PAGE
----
As the only delegate to speak against the NUT's package of anti-workforce agreement action, some might consider it a bit rich for Simon Horne to criticise his union for "living in splendid isolation".
But the science teacher from Whitefield school, Barnet, north London, believes he is more in touch with the views of ordinary members than most of the other 952 delegates present in Harrogate last weekend.
Mr Horne was of no more than five delegates who voted against the call to strike to prevent teaching assistants taking classes, believes that the move has not been properly thought-through and is unlikely to be supported by members.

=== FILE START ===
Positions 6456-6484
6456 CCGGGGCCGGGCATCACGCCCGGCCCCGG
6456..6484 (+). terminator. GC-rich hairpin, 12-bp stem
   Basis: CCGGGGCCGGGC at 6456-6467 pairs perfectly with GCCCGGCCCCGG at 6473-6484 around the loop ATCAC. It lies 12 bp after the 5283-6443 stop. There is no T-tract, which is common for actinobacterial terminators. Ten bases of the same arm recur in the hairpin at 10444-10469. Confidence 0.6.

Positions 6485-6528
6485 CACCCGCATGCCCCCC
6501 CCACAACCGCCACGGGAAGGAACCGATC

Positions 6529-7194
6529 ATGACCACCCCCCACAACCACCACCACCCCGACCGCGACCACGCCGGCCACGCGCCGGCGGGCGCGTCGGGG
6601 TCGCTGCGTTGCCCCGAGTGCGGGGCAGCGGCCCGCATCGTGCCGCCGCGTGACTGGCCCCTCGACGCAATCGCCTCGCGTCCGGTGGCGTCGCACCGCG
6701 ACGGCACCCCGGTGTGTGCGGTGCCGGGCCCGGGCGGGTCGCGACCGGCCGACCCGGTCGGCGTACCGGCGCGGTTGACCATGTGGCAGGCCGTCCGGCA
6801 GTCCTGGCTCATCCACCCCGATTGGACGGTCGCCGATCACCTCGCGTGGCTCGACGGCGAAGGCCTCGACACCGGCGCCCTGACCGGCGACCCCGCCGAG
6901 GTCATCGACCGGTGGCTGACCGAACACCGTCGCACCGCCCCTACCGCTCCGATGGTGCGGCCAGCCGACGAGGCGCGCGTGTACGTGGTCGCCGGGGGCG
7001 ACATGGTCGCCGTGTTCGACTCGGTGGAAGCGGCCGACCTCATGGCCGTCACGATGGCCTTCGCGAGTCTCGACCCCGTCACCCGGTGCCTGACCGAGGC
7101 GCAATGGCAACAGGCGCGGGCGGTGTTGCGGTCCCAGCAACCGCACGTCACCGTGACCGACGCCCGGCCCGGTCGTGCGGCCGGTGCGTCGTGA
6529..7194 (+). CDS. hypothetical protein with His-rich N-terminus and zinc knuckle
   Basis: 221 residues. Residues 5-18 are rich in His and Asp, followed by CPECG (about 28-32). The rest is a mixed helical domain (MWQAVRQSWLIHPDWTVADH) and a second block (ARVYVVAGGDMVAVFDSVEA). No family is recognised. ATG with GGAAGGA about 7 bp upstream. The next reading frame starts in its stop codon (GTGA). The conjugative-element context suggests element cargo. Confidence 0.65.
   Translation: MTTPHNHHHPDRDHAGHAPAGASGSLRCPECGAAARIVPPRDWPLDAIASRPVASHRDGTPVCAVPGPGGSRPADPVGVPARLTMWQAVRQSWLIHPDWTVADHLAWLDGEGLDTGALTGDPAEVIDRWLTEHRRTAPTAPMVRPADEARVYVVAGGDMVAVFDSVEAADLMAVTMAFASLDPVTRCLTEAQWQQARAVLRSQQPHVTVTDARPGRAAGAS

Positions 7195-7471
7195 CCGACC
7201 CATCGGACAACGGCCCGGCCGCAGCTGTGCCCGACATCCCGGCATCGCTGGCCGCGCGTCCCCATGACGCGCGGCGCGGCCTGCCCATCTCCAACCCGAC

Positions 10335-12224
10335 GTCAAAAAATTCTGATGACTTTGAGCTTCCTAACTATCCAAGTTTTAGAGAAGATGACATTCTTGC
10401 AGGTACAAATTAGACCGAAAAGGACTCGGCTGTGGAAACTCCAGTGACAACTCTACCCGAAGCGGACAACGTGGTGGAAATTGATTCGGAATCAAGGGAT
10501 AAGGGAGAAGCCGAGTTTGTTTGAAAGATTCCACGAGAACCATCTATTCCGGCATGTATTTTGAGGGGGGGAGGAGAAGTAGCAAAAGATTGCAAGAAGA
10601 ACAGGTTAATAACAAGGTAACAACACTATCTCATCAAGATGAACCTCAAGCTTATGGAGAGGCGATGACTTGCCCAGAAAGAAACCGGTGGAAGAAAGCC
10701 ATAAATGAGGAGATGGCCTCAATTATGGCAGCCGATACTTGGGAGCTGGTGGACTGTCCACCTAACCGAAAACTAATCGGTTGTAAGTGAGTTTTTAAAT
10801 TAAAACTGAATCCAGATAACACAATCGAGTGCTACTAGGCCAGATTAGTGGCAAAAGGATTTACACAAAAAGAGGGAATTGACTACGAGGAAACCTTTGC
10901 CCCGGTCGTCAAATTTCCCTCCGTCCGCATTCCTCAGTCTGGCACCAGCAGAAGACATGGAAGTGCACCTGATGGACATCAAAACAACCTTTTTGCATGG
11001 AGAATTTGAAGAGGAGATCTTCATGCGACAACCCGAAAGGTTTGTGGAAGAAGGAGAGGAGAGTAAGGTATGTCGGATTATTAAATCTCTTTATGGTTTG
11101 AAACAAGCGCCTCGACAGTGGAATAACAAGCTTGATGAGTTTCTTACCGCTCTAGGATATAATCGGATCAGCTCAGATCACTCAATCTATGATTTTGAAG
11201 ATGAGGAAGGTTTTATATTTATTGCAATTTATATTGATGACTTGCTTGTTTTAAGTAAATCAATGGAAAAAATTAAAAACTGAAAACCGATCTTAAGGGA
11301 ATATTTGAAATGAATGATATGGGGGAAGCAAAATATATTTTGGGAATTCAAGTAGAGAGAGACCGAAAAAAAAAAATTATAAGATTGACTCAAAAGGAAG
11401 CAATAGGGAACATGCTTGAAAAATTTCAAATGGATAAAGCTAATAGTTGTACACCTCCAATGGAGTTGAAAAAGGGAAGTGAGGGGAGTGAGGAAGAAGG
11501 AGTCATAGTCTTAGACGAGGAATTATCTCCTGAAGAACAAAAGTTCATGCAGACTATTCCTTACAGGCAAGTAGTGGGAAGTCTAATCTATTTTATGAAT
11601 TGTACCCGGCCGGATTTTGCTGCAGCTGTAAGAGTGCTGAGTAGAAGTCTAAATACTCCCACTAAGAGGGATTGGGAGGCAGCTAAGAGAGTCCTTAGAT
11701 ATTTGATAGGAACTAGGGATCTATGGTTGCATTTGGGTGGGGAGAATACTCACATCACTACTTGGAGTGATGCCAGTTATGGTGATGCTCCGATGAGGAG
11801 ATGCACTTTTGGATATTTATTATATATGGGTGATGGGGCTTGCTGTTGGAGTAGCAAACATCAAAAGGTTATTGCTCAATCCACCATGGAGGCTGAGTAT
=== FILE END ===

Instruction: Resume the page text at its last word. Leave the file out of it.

"In conferences we call for action right, left and centre but calling for members to go out on strike against a reduction in workload is crazy," he said.
Also among the nay-sayers was Elspeth Jones a supply teacher from Halstead, north Essex.
She condemned the idea of classroom assistants taking classes as teaching on the cheap. But she was concerned that strikes against unqualified staff teaching whole classes would affect the many instructors with only RSA qualifications who had been teaching lessons such as home economics and woodwork for years.
"We have made very good use of people who are not qualified teachers and it would be a shame to see them penalised if this action went through," she said.